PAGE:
Did you know that the psychological phenomenon you learned about in psychology class can actually be applied at work? Several months ago we showed you how you can apply the psychological phenomenons failure to store and conformity in the workplace to gain an advantage. To continue this series, we are adding two more psychological phenomenons that should be considered in the workplace.
1. Obedience to Authority
Have you been disappointed by your subordinates inappropriate actions only to be supplied with a response of, “I was only following orders.” Were they really just following orders? Is it your fault that action occurred? Consider Milgram’s studies of conformity conducted in 1961. In his studies, he developed a shock generator with shock levels that ranged from 30 volts to 450 volts and had the switches labeled by their different shock values (e.g., slight shock, moderate shock, danger, severe shock, XXX). Forty male, volunteer participants were asked to deliver a shock to the “student” behind a wall if they did not answer a question correctly. Unbeknownst to the participant, the student was actually a confederate of the experiment that did not receive any shocks. Throughout the experiment, as the participant delivered the shocks, the students would yell, pound on the walls, and demand for them to stop. Eventually, the student would no longer respond to the shocks or answer any of the questions. All the while the proctor would say, “Please continue” or “The experiment requires that you continue.” The participants were very anxious, agitated, and angry at the proctor yet 65% of the participants in the study delivered the maximum shocks. It seemed that having an authority figure present dramatically increased compliance.
How to apply this at work:
When in a leadership position, consider your role as a leader and the influence you have on your subordinates. Be aware of the influence that you have on them and focus on leading fairly and responsibly. Your actions and words can hold a lot of power. If you are a subordinate, carefully consider the orders you are given and do not be afraid to speak up if they are not in line with your own values.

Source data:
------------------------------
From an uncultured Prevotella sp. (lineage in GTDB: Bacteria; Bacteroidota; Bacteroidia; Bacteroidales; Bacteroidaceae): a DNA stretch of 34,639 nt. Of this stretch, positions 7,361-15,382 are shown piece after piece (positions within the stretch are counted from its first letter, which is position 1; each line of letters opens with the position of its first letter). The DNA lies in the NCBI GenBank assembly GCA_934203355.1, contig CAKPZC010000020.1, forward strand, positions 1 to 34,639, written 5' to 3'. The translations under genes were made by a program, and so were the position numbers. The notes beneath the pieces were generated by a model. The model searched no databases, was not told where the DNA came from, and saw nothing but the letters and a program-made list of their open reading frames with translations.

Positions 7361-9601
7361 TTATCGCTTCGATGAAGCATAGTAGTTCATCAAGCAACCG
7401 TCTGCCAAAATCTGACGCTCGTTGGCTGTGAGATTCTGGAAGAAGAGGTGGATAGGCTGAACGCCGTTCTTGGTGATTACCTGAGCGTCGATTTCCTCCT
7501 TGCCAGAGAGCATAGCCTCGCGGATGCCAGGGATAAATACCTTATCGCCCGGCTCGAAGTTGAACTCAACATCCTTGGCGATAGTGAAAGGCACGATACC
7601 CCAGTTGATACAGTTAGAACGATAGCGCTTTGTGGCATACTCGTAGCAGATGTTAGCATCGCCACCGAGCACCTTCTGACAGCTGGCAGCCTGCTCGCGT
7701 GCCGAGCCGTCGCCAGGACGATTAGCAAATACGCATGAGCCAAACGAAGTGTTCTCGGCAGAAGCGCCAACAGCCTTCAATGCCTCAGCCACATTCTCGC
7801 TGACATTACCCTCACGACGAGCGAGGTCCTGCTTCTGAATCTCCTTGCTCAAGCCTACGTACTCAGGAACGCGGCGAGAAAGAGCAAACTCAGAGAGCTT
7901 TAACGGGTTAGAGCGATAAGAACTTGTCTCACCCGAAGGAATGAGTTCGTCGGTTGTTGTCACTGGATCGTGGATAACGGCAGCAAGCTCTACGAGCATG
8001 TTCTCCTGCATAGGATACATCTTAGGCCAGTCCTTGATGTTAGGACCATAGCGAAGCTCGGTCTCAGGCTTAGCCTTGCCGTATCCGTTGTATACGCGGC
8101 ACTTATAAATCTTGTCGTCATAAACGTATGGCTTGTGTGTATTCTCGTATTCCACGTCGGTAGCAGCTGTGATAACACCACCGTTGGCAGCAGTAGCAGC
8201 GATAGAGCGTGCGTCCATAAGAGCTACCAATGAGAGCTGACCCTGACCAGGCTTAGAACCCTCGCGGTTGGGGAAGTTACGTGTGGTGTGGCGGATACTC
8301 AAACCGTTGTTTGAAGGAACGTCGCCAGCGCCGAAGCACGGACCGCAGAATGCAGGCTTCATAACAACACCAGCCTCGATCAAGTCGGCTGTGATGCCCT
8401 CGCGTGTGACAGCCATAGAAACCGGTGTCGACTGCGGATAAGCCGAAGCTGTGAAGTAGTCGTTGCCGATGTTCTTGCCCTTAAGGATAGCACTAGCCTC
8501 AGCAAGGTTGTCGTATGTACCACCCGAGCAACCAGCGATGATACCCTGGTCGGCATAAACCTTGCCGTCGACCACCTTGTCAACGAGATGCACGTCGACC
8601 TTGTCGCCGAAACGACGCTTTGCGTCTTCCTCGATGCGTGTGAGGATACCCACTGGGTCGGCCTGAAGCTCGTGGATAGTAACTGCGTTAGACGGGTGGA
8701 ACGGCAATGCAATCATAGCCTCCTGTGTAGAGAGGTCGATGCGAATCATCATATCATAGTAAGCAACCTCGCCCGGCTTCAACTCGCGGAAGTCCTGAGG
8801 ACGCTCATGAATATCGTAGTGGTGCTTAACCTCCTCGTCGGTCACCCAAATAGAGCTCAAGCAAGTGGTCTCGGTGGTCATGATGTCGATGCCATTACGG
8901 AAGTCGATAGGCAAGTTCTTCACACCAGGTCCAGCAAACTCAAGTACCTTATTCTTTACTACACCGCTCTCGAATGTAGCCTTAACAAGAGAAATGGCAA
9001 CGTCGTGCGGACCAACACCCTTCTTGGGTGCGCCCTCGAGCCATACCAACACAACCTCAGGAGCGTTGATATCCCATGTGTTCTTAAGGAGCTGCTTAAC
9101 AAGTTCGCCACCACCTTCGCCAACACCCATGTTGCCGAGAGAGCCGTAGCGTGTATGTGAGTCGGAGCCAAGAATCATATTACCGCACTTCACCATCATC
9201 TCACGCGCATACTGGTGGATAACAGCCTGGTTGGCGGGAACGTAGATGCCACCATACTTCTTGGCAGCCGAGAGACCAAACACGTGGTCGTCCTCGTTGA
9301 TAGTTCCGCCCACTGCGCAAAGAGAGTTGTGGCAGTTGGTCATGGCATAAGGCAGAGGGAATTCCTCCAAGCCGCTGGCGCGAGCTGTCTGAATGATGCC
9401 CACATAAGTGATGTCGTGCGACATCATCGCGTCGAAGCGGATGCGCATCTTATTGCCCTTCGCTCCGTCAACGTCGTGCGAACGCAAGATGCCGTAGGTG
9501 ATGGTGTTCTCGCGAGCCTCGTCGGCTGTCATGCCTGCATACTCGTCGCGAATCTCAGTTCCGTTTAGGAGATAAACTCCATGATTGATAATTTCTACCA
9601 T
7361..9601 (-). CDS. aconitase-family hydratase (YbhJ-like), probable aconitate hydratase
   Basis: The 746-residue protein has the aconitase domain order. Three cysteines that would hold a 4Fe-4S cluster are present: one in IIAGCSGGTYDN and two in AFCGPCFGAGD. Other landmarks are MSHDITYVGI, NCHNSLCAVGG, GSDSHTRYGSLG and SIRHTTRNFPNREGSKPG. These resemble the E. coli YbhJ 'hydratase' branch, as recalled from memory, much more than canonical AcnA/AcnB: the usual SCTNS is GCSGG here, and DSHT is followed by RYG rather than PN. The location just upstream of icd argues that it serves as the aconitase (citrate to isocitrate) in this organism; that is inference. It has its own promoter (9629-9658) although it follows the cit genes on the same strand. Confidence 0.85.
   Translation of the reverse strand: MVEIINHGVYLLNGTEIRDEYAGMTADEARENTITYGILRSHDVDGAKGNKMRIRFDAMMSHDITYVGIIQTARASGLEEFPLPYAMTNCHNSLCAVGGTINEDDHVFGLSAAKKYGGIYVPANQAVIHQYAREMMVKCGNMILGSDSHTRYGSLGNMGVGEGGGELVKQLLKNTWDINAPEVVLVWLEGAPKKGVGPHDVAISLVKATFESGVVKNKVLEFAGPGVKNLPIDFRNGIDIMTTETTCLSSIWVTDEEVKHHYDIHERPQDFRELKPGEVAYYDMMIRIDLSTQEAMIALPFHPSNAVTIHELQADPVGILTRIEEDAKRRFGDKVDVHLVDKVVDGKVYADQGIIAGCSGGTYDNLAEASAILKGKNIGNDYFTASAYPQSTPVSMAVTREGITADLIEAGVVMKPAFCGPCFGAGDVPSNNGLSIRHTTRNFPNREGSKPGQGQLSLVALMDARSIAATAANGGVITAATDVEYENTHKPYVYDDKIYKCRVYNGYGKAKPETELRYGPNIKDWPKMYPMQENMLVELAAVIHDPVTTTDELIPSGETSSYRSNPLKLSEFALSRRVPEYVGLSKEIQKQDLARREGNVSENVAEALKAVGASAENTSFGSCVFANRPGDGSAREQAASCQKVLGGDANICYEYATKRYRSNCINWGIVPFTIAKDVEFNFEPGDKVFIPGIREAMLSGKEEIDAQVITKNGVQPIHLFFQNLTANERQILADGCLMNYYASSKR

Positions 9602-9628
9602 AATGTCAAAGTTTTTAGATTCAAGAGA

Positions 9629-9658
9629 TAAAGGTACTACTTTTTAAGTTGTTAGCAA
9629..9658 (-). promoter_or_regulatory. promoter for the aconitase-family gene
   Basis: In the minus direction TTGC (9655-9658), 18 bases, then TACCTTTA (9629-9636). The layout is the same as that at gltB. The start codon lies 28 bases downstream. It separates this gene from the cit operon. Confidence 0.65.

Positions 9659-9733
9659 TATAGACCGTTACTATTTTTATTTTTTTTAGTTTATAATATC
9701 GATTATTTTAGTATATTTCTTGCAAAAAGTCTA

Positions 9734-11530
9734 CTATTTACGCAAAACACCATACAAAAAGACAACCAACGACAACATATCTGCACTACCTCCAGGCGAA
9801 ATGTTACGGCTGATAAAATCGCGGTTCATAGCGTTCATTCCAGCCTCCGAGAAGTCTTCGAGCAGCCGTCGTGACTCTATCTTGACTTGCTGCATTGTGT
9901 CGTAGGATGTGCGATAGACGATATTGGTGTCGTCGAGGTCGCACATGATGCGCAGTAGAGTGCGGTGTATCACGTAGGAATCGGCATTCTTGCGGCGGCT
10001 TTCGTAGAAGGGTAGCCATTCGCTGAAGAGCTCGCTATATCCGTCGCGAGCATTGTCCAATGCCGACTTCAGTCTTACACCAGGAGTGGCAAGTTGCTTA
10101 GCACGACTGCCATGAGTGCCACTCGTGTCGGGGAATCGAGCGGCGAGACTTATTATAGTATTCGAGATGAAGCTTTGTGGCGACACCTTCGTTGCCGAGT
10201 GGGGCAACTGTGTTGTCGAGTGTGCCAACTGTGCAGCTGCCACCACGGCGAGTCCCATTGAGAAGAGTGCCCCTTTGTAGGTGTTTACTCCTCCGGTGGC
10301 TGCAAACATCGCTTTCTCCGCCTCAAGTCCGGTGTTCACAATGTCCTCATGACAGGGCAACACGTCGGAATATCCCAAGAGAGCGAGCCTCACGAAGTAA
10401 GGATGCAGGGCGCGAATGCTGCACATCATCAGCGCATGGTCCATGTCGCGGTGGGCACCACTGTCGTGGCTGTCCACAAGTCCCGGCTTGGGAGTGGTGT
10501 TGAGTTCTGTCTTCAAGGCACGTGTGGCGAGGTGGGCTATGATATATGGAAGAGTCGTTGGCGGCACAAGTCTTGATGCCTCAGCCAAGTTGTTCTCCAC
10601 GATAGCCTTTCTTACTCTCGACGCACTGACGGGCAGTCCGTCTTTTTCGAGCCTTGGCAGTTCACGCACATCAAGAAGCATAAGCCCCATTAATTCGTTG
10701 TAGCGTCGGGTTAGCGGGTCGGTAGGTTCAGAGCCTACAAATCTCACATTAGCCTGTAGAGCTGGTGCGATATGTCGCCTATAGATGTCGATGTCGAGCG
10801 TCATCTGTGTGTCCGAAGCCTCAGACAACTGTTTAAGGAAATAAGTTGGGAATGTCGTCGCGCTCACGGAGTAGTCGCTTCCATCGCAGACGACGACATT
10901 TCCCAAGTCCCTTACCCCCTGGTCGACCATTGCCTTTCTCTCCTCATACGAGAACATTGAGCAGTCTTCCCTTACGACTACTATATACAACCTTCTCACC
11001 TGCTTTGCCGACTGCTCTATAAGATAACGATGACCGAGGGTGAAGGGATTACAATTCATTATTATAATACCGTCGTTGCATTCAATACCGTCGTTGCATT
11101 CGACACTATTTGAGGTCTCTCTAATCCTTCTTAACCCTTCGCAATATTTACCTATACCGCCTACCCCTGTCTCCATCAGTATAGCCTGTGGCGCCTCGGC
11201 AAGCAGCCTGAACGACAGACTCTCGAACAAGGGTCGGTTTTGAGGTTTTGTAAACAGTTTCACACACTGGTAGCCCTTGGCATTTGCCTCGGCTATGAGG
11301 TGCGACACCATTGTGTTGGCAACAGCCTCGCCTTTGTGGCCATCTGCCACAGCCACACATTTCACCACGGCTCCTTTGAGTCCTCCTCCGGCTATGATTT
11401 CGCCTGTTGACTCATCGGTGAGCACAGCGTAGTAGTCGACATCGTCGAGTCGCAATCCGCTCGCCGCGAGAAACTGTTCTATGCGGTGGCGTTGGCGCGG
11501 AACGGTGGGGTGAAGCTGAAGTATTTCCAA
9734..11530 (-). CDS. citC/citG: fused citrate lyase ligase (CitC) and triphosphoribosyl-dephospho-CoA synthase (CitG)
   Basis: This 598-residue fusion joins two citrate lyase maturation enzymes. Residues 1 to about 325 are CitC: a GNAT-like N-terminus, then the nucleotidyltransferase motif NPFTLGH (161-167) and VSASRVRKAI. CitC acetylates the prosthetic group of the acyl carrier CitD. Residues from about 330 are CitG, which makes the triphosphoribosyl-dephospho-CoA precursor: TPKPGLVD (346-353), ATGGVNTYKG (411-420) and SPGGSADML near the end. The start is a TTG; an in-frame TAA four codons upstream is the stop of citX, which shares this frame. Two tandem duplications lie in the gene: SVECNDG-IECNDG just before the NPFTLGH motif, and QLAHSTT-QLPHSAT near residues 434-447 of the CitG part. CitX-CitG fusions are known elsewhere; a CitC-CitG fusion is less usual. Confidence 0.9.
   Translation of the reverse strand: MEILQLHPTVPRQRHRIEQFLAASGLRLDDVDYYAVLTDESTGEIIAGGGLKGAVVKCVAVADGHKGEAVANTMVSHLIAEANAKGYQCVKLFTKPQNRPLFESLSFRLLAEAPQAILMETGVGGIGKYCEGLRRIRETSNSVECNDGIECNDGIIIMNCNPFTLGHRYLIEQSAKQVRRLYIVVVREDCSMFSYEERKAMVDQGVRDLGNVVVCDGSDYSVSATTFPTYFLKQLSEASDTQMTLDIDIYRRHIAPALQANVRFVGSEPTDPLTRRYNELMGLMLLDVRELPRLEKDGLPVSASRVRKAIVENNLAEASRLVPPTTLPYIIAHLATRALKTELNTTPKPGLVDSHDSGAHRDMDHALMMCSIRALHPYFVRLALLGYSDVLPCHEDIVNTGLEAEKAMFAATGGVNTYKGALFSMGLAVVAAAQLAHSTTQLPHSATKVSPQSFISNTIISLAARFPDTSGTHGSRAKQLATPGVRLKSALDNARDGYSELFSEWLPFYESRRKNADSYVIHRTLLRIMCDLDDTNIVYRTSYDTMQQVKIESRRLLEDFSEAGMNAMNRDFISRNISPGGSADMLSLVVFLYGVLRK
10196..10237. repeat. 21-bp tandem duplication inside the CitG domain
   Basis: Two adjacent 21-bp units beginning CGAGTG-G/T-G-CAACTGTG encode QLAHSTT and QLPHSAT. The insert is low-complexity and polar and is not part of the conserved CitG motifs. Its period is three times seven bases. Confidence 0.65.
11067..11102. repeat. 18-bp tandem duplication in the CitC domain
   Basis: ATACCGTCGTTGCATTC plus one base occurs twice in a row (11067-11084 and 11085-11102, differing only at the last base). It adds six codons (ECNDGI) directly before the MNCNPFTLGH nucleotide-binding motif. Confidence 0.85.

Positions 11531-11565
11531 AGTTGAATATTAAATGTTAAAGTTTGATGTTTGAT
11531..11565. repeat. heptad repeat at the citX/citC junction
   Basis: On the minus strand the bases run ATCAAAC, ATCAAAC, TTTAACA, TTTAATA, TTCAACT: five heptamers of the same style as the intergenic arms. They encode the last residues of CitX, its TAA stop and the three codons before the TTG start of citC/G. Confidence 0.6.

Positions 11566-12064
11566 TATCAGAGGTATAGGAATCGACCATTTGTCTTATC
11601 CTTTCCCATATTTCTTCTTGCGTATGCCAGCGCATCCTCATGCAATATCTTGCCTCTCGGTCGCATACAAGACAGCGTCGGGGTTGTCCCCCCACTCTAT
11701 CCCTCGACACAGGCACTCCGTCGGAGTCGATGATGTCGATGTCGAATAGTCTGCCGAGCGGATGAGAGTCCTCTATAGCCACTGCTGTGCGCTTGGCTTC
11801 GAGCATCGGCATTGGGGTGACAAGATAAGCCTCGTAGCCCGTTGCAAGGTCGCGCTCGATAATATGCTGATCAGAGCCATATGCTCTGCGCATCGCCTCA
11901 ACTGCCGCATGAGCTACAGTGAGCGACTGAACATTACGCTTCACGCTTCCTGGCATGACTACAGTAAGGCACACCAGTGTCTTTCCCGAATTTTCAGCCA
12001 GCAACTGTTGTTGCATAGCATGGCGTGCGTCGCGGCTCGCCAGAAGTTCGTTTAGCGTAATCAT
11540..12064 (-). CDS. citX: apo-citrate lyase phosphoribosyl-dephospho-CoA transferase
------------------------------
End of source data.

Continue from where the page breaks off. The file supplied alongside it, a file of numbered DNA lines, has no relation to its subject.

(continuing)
2. Drive Theory
Picture yourself before an important presentation with a large audience waiting intently for you to begin. You begin to sweat and feel a rush of energy run through your body. Most people have been in a similar situation before and all experience some form of arousal. The goal is to manifest it to your advantage by considering drive theory. Drive theory is based on the premise that the presence of an audience will create an arousal, which will cause the typical behavior in that situation to become dominant. In other words, if you are in front of an audience, you will likely revert to behaviors that are most natural to you.
How to apply this at work:
Practice, practice, practice. The key is to practice your presentation so many times that you are sick of hearing it. It has been embedded in your mind and you can recite it at any point without taking a pause. You have now made it a dominant behavior. When it is time to present, your natural behavior will be to present calmly and confidently.
Are there psychological theories or phenomena that you are curious to learn more about? Let us know and we will include them in future posts!